Episode 16: Mymo Special

June 12, 2014

Episodes

Click to Listen: Episode 16: Mymo Special

A very special episode for all the Mymos! In this show we speak with John Larsen about the Taylor Scholarship, and then chat with two Mymos about how the LDS church teaches what we have read so far. Fun, fun times!

No Drinking Game this time… but feel free to drink anyway!

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12 Comments on “Episode 16: Mymo Special”

  1. OntheEdgeofMormonism (@awhitneyln) Says:

    Great episode! I’m glad you did it. 🙂

    Reply

    • My Book of Mormon Says:

      Listen up everyone! The whole idea for this Special was given to me by OntheEdgeofMormonism. It wouldn’t have happened without her! She’s been a GREAT supporter of the show.

      Thanks so much for everything you’ve done for the show!

      Reply

  2. Mark Nutt Says:

    I don’t know if you’d like the Doctrine and Covenants as much. There’s not really a story to it; its more just a list of, well, doctrines and covenants. A bit like the Koran, actually.

    I’d go for the Pearl of Great Price next, its really short (it’d probably only take two or three episodes). and absolutely packed full of crazy! There are a few pictures in the Pearl of Great Price, though, which are kind of the best part, and I have no idea how you’d cover pictures in a podcast!

    It took you 14 episodes to get through the first 117 pages (the first two books of Nephi). The whole Book of Mormon is 531 pages long. So you’ve probably got somewhere around 50 episodes left.

    Reply

  3. Scottie Says:

    BTW, I LOVE the name MyMo’s. I’m going to start introducing myself everywhere I go now as, “Hi, I’m Scottie The MyMo.” 🙂 Just be prepared though… once you finish the Book of Mormon and D&C and Pearl of Great Price, you’ll need to keep reading Mormon things to keep the MyMo name. Good thing there is an endless supply of Mormon material to read through.

    Reply

  4. Josh Says:

    Definitely read the Pearl of Great Price before the Doctrine and Covenants!

    D&C really isn’t a story so much as it is glimpses into policy of the Church and historical topics (not the history itself though). Pearl of Great Price lends itself much better to your podcast format. That could even be a break if you get tired of the Book of Mormon.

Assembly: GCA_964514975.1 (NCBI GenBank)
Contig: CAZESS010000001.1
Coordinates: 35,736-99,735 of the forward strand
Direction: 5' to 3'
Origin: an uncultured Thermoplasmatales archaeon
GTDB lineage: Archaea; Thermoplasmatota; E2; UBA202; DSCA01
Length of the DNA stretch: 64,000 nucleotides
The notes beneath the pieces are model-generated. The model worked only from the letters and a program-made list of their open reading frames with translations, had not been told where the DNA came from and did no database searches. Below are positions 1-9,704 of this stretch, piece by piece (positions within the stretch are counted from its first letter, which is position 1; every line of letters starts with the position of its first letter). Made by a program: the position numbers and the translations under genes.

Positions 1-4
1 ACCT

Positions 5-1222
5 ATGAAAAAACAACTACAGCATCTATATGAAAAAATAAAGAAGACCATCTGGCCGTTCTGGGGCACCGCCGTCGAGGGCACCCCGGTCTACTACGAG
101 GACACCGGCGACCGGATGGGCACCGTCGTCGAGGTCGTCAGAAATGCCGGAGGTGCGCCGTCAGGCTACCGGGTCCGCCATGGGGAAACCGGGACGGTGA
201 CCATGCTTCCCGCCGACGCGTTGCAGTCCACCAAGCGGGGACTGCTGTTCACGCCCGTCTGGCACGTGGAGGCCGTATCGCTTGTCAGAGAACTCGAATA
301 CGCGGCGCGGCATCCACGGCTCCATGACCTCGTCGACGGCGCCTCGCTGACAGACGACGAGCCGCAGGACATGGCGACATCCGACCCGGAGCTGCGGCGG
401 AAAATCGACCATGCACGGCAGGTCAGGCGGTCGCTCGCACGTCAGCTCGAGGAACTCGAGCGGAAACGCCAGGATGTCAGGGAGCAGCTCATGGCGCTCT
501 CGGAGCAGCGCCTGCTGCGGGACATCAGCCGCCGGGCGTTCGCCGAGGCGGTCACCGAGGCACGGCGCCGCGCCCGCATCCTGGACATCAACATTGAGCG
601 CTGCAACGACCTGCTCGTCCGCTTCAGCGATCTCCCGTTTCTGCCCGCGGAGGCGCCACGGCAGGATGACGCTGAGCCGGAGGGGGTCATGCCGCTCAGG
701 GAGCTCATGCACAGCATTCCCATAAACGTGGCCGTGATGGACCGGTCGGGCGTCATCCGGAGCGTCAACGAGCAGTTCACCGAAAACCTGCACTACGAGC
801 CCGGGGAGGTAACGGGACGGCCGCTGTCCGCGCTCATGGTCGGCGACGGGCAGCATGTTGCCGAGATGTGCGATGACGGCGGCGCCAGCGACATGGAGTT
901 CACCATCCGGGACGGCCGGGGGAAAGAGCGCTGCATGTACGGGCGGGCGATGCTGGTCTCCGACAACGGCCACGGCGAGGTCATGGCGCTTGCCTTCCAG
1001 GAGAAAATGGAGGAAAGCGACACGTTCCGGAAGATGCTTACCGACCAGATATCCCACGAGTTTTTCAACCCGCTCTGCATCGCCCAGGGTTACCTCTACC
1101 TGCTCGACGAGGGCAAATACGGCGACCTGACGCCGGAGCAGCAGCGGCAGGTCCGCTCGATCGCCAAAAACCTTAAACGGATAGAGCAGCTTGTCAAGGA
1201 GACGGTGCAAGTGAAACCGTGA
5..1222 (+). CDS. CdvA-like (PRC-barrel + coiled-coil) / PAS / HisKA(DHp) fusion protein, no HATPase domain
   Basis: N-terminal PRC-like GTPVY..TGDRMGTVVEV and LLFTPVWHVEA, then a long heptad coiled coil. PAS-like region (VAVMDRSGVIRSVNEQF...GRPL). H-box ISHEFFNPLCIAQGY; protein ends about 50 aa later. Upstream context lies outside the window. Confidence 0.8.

Reply

  5. K Klem Says:

    Awww…I am so glad I made the podcast. Most excellent (even if it was more to beat me up so to speak). I do enjoy listening and the commentary even if it is wildly off base sometimes. I still am in support the basic goal of reading the BoM cold. I do agree it would be nice to have things a bit clearer and have everything (historically, doctrinally, etc.) wrapped up in a nice little bow. You know, something like a personal Liahona which tells you what to do and where to go. But life doesn’t seem to work that way (with or without God…you pick).

    I found this podcast interesting study in group psychology. It’s great to see everyone all chummy when everyone agrees with each other. I’m sure the podcast would have been a real bummer if there were a person who believes the BoM were to explaining what is going on rather than all the stuff going on outside the BoM and why people stopped believing. That’s fine and everything, but seemed to drift away from the whole read and comment only on the BoM content.

    Your next project should be Pearl of Great Price. It’s a quick read (basically the first few chapters of Genesis and more backstory on Abraham— which I’m sure you’ll love once you learn about how the book of Abraham came about). You could knock it out in a podcast or two.